To err is human; so is the failure to admit it

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A NEWSPAPER cannot publish for 174 years without some mistakes. This one has made its share. We thought Britain was safe in the European exchange-rate mechanism just weeks before it crashed out; we opined, in 1997, that Indonesia was well placed to avoid financial crisis; we noted in 1999 that oil, at $10 per barrel, might well reach $5, almost perfectly timing the bottom of the market; and in 2003 we supported the invasion of Iraq. For individuals, like publications, errors are painful—particularly now, when the digital evidence of failure is both accessible and indelible. But they are also inevitable. The trick, then, is to err well: to recognise mistakes and learn from them. Worryingly, humanity may be getting worse at owning up to its goofs.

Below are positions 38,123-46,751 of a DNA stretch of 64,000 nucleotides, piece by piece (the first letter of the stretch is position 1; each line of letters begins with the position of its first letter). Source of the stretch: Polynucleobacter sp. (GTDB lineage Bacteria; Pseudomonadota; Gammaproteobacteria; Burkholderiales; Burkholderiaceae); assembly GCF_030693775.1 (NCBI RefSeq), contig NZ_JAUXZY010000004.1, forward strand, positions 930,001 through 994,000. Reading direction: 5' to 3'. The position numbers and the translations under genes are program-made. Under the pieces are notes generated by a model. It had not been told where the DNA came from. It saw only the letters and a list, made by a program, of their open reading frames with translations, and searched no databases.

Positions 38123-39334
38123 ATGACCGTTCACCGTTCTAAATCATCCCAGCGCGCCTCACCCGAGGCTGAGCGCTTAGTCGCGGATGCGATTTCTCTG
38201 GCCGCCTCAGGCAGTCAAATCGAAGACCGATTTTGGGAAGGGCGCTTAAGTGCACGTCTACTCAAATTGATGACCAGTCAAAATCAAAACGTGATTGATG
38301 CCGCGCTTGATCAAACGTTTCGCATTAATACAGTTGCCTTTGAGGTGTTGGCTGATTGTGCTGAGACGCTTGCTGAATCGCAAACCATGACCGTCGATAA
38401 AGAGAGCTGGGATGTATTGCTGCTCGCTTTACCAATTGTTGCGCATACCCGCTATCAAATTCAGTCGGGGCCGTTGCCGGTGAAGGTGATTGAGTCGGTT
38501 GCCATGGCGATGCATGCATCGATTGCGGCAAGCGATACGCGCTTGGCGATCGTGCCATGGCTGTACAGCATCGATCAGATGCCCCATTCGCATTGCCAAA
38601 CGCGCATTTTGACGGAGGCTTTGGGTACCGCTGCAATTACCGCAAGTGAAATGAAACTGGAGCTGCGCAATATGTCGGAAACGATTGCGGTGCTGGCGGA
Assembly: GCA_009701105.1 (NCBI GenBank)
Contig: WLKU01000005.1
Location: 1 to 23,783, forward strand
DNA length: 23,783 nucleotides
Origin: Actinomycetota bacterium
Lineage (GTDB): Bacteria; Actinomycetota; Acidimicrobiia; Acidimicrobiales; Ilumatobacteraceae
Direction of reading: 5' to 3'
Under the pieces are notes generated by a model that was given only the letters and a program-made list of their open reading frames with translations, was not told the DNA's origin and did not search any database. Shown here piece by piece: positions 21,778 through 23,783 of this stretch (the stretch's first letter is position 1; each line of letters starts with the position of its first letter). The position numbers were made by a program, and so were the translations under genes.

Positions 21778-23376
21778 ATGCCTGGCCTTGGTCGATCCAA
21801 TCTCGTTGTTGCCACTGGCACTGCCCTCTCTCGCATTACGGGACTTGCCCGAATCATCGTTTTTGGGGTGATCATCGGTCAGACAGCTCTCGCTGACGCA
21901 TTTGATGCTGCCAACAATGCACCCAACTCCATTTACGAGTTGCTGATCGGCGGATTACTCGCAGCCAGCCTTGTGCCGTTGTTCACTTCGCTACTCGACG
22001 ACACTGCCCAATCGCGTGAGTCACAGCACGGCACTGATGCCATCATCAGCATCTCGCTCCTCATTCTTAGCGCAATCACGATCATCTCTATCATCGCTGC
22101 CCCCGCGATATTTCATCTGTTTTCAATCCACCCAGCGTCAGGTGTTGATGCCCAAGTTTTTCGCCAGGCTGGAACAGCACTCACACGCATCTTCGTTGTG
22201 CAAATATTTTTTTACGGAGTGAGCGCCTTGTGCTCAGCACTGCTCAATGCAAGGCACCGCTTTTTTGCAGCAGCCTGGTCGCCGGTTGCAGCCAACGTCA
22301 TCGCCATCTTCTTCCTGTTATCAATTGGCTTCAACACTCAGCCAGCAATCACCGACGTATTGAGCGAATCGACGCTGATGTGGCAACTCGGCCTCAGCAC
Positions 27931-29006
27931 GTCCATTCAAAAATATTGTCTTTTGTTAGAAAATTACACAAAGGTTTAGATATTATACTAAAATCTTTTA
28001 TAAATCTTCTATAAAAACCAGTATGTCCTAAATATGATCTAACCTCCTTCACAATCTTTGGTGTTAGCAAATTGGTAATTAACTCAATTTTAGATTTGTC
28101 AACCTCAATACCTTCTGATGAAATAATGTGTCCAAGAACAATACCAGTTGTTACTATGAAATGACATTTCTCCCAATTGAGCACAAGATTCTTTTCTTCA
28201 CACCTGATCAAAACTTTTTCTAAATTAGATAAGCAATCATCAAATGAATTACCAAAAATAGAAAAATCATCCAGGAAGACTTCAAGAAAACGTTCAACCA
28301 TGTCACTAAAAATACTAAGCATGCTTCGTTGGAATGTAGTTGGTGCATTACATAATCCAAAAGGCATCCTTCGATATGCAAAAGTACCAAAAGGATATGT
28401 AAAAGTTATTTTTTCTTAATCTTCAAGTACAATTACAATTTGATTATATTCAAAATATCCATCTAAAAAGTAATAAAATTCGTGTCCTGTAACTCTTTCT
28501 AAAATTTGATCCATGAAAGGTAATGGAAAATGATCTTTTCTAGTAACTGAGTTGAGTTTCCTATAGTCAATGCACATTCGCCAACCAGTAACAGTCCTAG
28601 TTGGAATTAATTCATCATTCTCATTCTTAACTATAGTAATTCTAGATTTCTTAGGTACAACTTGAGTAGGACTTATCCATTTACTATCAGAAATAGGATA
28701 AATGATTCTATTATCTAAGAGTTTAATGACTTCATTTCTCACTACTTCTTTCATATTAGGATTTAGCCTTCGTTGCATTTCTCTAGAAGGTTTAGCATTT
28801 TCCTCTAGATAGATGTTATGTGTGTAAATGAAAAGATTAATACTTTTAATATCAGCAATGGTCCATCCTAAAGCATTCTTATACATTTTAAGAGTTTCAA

Few enjoy the feeling of being caught out in an error. But real trouble starts when the desire to avoid a reckoning leads to a refusal to grapple with contrary evidence. Economists often assume that people are rational. Faced with a new fact,…Continue reading

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